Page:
The promising results will be further explored in a human clinical trial, which will recruit participants at high risk for head and neck cancer recurrence later this year. This research is funded through Pitt’s Specialized Program of Research Excellence grant in head and neck cancer from the National Cancer Institute.

“People who are cured of head and neck cancer are still at very high risk for a second cancer in their mouth or throat, and, unfortunately, these second cancers are commonly fatal,” said lead author Julie Bauman, M.D., M.P.H., co-director of the UPMC Head and Neck Cancer Center of Excellence. “So we’re developing a safe, natural molecule found in cruciferous vegetables to protect the oral lining where these cancers form.”

Previous studies, including large-scale trials in China, have shown that cruciferous vegetables that have a high concentration of sulforaphane – such as broccoli, cabbage and garden cress – help mitigate the effects of environmental carcinogens.

Dr. Bauman collaborated with Daniel E. Johnson, Ph.D., professor of medicine at Pitt and a senior scientist in the UPCI Head and Neck Cancer Program, to test sulforaphane in the laboratory. For several months, Dr. Johnson and his team gave sulforaphane to mice predisposed to oral cancer and found that it significantly reduced the incidence and number of tumors.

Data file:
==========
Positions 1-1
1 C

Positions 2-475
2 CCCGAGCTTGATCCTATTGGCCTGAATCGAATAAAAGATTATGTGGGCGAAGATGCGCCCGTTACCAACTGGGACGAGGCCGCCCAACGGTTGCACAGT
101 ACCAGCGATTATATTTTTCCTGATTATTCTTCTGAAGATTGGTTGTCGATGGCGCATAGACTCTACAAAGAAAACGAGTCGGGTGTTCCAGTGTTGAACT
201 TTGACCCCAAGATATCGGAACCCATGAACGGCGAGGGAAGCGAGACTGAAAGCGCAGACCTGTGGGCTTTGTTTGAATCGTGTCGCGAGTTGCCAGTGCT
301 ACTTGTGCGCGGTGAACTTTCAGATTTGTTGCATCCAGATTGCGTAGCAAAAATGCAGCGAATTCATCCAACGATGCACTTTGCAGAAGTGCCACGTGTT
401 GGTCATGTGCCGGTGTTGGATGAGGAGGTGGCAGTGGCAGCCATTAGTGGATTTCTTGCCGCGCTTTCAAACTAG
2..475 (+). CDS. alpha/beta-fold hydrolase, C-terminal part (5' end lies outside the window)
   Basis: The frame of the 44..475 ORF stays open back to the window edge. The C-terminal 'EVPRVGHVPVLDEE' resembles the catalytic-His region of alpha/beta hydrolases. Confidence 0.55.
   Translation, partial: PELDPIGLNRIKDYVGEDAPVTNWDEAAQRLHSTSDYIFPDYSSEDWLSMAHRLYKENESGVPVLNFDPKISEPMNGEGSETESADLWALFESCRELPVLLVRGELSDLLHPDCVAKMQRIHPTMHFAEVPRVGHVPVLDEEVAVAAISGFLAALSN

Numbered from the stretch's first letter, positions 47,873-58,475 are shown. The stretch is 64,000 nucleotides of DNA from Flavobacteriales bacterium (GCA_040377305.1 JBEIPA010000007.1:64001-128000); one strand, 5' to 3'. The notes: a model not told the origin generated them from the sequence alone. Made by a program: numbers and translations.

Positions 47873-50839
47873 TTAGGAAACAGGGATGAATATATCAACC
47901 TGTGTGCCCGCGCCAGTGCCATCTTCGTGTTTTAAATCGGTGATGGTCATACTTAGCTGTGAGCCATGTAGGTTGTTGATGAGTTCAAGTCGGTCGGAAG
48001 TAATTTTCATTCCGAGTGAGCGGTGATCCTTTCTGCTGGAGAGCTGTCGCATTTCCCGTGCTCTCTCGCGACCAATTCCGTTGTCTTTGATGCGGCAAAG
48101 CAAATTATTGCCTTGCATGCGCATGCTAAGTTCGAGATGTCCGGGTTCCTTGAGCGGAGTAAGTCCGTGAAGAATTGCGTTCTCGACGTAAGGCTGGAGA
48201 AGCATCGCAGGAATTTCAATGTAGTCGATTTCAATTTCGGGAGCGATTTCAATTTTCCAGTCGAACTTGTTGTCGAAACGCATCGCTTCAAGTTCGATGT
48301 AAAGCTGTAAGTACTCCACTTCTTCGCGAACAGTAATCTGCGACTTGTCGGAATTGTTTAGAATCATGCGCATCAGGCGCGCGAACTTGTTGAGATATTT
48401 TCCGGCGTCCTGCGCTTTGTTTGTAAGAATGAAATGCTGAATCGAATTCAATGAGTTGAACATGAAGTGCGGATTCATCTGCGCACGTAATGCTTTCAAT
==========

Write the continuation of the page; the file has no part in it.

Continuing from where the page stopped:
“The clear benefit of sulforaphane in preventing oral cancer in mice raises hope that this well-tolerated compound also may act to prevent oral cancer in humans who face chronic exposure to environmental pollutants and carcinogens,” said Dr. Johnson.

Dr. Bauman treated 10 healthy volunteers with fruit juice mixed with sulforaphane-rich broccoli sprout extract. The volunteers had no ill-effects from the extract and protective changes were detectable in the lining of their mouths, meaning it was absorbed and directed to at-risk tissue.

These findings were enough to prompt a clinical trial that will recruit 40 volunteers who have been curatively treated for head and neck cancer. The participants will regularly take capsules containing broccoli seed powder to determine if they can tolerate the regimen and whether it has enough of an impact on their oral lining to prevent cancer. From there, larger clinical trials could be warranted.